What traditional banks must do to withstand Fintech competition

During the pandemic, there has been a shift among customers from traditional banks to Fintech competitors, meaning that they will need to react to not be left behind.

Recent research from London & Partners and Dealroom.co has found that Fintechs in London received a total of $3.6 billion in investment between January and September 2020, managing to weather setbacks relating to Brexit and Covid-19. This ranks the UK capital in second place for Fintech investment, behind San Francisco (5.1 billion).

The same study also revealed London to be ranked first globally for Fintech deals, with the city seeing 169 so far this year, 62 more than second-placed San Francisco.

In addition, further data from Beauhurst tells of 95% of UK Fintechs now being beyond the worst of the pandemic, and with Tech Nation launching its Fintech Pledge last month to provide a further boost to the sector, the industry looks set to continue thriving.

How has the Covid-19 pandemic put an end to ‘banking as usual’?

In this Q&A, Nanda Kumar, CEO of SunTec, discusses how the Covid-19 pandemic has put an end to ‘banking as usual’. Read here

Alex Kwiatkowski, principal industry consultant, global banking practice at SAS, explains how traditional banks can react to continued Fintech growth.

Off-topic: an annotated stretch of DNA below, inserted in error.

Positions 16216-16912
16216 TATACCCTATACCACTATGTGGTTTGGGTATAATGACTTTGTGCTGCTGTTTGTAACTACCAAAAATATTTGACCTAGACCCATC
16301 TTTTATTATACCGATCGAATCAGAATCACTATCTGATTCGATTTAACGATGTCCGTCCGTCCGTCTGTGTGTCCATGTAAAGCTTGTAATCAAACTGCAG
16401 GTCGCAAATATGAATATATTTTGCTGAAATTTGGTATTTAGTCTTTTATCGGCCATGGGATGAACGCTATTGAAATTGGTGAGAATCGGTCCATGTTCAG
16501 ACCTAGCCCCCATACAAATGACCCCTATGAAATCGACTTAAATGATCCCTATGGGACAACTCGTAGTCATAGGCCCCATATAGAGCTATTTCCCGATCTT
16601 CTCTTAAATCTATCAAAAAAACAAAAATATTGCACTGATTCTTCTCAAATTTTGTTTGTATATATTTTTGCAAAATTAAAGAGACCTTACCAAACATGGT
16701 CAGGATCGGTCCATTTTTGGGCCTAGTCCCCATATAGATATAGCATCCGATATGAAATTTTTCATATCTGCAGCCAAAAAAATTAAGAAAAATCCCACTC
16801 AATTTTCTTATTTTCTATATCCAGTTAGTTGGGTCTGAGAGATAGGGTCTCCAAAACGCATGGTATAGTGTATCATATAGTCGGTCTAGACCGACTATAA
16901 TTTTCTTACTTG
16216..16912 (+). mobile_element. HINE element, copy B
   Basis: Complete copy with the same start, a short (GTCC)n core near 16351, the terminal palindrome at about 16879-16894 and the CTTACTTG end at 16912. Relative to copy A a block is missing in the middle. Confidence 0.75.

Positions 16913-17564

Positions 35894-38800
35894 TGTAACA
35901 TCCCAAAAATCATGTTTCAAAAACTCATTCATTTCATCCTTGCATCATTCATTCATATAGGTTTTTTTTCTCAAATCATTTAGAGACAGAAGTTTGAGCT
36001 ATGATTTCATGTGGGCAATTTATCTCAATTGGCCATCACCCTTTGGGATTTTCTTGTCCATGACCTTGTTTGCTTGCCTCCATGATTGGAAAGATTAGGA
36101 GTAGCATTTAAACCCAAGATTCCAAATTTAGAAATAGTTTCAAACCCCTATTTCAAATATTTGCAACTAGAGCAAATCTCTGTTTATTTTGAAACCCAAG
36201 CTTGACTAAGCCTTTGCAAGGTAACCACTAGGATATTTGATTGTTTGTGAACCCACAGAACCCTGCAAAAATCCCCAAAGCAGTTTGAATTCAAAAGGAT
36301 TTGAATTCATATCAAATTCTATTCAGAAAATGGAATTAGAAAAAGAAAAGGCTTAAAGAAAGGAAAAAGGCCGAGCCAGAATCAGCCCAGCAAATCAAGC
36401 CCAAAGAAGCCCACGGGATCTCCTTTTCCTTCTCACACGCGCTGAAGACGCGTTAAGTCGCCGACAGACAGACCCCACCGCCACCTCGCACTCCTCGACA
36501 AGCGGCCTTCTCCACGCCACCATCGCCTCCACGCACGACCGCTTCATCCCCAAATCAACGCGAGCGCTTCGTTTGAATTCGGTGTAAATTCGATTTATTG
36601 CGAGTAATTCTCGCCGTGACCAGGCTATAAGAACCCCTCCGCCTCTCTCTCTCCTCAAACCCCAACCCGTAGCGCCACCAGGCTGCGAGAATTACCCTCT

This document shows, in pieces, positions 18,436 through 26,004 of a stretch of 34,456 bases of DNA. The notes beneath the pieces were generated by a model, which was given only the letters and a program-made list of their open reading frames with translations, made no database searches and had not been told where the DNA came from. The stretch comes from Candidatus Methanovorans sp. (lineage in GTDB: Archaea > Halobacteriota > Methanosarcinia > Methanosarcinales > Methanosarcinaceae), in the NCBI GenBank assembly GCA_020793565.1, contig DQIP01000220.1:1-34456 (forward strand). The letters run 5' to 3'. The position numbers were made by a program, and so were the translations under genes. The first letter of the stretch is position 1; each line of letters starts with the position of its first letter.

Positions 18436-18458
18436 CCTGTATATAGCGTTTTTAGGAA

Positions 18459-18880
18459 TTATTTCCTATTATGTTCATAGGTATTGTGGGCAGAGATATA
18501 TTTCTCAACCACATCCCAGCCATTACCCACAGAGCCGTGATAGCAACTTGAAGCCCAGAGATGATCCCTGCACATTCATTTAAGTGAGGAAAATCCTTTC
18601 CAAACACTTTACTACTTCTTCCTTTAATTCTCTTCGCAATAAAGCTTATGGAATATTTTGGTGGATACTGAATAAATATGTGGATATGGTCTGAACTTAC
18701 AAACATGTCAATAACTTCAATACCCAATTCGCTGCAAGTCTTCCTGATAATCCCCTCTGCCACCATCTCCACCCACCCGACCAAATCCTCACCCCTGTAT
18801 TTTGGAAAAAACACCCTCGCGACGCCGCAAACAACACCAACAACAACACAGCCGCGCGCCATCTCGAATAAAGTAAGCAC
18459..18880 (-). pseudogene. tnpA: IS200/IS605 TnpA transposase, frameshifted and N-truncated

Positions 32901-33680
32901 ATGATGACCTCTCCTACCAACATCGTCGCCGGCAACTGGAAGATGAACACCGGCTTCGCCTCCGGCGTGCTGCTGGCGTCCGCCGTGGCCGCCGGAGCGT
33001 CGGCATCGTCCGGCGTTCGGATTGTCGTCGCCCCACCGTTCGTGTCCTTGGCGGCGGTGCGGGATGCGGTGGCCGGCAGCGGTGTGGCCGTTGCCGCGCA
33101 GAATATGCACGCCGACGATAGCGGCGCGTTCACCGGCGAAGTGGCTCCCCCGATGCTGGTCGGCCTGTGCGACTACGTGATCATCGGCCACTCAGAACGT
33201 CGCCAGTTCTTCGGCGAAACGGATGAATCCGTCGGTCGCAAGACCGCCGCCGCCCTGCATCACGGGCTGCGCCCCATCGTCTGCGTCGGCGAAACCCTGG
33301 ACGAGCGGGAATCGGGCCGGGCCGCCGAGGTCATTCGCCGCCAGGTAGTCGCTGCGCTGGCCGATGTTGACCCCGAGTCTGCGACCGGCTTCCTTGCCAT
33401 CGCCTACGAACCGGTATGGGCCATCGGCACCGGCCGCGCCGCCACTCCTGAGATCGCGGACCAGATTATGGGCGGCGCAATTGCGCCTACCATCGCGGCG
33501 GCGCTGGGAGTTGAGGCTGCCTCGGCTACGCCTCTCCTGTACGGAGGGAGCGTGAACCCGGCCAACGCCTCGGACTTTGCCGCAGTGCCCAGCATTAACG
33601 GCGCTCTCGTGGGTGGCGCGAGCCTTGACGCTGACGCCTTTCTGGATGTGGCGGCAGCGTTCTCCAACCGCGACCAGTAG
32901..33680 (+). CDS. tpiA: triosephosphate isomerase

“Uncertainty surrounding Brexit and Covid-19 hasn’t dented investor confidence in Fintech,” said Kwiatkowski. “Instead, given the type of disruption we are seeing, it seems to have accelerated the shift from traditional banks to fintech competitors. In fact, since the pandemic started, the number of customers using digital banking services or apps has grown by 11%. This adds to an existing 58% of customers that were already using digital banking.

“The momentum fintech banks are gaining could spell trouble for traditional banks. Customers that have grown used to digital banking may be resistant to returning to the old normal. For the traditional banks, it is imperative that they invest in their digital capabilities. Improvements to online banking, apps and online customer service are now crucial if they want to stave off the competition.

“Traditional banks must now recognise that sticking to their old ways is no longer an option. In the world of banking, tradition has moved on. Convenience, ease of use and the ability to control your finances at the tap of a screen: this is what customers now consider to be normal.”

Avatar photo

Aaron Hurst

Aaron Hurst is Information Age's senior reporter, providing news and features around the hottest trends across the tech industry.